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Study: Job Interviewees React Negatively to Social Media Snooping

by on January 15, 2014
in , News, Computers and Software, Internet & Networking, Blog, Privacy, Social Networking, Work & Careers :: 0 comments

Job InterviewHere at Techlicious, we’ve covered plenty of stories about how your social media history can get you in trouble with prospective employers and college admissions officers. According to a recent article in Scientific American, that door swings both ways – employers are seeing blowback from job applicants for screening their social media accounts.

In a study conducted by North Carolina State University, researchers examined how college-aged job seekers reacted when they learned a prospective employer reviewed their social networking history. In the first study, researchers found that “social networking website screening caused applicants to feel their privacy had been invaded, which ultimately resulted in lower organizational attraction.” In a second study, “screening again caused applicants to feel their privacy had been invaded, resulting in lower organizational attraction and increased intentions to litigate.”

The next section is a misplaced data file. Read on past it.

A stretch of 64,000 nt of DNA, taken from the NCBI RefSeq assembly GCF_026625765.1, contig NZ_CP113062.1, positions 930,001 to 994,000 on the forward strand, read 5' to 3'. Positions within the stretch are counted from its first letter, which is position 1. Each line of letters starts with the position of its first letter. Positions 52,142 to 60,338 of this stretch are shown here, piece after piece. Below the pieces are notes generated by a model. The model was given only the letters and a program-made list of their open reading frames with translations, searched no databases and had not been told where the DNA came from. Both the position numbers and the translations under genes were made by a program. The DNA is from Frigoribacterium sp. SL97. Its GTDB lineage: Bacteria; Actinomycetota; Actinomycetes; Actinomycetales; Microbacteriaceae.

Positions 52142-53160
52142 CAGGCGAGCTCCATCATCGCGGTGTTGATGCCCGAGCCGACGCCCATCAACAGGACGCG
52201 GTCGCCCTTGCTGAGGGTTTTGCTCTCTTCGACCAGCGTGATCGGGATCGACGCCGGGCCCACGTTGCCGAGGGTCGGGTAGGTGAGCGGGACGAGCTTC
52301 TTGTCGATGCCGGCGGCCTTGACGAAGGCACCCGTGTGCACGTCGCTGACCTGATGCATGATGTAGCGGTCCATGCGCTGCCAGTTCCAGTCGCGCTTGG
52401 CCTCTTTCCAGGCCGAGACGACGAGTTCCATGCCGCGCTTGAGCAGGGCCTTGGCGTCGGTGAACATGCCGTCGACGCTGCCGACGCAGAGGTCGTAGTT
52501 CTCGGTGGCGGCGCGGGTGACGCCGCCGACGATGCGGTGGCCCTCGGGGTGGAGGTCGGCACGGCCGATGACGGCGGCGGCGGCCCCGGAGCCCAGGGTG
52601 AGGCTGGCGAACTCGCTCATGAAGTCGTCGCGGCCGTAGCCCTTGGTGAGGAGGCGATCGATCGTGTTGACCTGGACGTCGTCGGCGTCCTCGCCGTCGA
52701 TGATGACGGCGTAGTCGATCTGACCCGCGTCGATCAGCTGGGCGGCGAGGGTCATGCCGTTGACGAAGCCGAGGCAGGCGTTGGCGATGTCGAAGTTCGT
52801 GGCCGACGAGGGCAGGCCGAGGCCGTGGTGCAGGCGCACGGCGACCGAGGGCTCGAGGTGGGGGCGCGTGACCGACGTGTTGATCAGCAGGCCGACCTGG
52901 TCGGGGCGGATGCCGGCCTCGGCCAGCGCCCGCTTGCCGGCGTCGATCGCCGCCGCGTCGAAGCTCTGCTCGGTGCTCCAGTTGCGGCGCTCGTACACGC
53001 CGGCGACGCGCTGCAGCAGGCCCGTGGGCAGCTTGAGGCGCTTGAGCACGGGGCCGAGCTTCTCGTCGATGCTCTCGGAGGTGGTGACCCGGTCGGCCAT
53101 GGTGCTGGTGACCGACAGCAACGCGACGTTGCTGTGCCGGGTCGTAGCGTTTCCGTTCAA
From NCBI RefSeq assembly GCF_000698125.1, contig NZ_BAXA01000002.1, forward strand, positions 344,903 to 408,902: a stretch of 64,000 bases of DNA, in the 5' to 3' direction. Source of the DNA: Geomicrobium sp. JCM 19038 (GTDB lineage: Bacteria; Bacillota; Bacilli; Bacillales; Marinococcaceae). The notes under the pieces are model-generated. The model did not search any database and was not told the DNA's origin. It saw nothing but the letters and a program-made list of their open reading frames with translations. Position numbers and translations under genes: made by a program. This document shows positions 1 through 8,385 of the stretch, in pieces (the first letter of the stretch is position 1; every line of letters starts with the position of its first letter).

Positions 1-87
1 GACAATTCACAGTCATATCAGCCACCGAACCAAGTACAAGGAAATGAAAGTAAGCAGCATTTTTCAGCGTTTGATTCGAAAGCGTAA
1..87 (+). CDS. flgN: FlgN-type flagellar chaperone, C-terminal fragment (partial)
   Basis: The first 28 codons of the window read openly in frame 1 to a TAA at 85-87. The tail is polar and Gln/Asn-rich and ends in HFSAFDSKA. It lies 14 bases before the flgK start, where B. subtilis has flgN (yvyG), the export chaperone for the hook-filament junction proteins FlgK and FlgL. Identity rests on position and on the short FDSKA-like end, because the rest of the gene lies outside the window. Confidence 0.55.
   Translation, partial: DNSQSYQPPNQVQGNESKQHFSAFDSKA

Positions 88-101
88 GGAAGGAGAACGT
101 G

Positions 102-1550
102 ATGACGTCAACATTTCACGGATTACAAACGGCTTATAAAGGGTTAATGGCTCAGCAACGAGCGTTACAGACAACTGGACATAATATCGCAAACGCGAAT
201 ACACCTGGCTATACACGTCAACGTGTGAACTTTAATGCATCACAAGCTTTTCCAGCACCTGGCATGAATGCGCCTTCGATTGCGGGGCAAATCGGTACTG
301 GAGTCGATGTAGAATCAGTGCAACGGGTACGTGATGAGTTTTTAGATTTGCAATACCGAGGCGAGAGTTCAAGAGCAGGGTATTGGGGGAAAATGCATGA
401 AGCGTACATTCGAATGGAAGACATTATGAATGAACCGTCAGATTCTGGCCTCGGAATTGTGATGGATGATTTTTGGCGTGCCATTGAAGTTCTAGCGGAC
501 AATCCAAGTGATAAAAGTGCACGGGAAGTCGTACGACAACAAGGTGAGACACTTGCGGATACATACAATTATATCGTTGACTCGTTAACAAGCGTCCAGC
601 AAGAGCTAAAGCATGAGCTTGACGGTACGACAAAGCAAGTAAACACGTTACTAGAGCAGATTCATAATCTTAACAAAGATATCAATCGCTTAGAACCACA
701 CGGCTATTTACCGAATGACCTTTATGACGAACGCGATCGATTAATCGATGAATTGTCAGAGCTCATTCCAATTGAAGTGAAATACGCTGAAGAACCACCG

Indeed, we’ve arrived at a point in our culture where the answer to virtually any question – even highly personal questions about a stranger – is a Google or Facebook search away. But searching a person’s social media history is increasingly being seen as invasive, even if that information is publicly available. I’d be quite turned off if someone showed up to a first date having done extensive research about what I posted online 3 years ago. Job seekers clearly feel the same way, even in an economy where good jobs remain difficult to find.

That said, it’s likely that interviewers will continue to use social media to narrow decisions given the wealth of information that can be mined from it. You’ll want to keep close tabs on your Facebook privacy settings to make sure you put your best foot forward in a job hunt. You may also want to consider using a service like Persona, which monitors your social media profiles for risqué content and potentially embarrassing likes.

[Business woman interviewing male candidate via Shutterstock]

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